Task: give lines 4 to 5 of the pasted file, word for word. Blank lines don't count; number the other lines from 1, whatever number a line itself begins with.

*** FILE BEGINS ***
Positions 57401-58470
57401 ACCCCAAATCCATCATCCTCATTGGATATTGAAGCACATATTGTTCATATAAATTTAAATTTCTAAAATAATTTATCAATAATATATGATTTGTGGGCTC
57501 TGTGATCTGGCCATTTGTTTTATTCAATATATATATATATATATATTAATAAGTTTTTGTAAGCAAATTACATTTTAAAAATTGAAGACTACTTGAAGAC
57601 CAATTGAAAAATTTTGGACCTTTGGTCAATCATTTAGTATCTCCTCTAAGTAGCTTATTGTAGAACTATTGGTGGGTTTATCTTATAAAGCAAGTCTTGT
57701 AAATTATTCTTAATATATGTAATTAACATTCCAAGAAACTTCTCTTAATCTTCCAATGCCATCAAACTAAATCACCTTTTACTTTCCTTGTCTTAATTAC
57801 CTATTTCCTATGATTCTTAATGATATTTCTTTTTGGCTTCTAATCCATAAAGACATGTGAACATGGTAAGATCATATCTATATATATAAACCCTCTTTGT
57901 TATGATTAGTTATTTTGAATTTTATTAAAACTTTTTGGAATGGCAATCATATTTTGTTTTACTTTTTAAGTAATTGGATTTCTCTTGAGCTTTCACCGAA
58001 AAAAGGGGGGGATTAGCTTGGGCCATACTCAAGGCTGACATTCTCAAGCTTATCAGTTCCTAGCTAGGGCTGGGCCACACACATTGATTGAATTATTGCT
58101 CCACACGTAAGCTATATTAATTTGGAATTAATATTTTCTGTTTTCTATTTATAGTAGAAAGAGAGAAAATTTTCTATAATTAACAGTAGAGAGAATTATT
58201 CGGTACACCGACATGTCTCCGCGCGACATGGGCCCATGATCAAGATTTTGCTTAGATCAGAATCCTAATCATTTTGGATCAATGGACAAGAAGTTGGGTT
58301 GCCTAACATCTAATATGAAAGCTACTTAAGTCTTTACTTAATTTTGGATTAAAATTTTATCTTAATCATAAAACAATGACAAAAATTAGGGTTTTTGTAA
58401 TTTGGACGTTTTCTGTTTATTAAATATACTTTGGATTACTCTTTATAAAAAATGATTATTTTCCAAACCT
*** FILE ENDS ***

57601 CAATTGAAAAATTTTGGACCTTTGGTCAATCATTTAGTATCTCCTCTAAGTAGCTTATTGTAGAACTATTGGTGGGTTTATCTTATAAAGCAAGTCTTGT
57701 AAATTATTCTTAATATATGTAATTAACATTCCAAGAAACTTCTCTTAATCTTCCAATGCCATCAAACTAAATCACCTTTTACTTTCCTTGTCTTAATTAC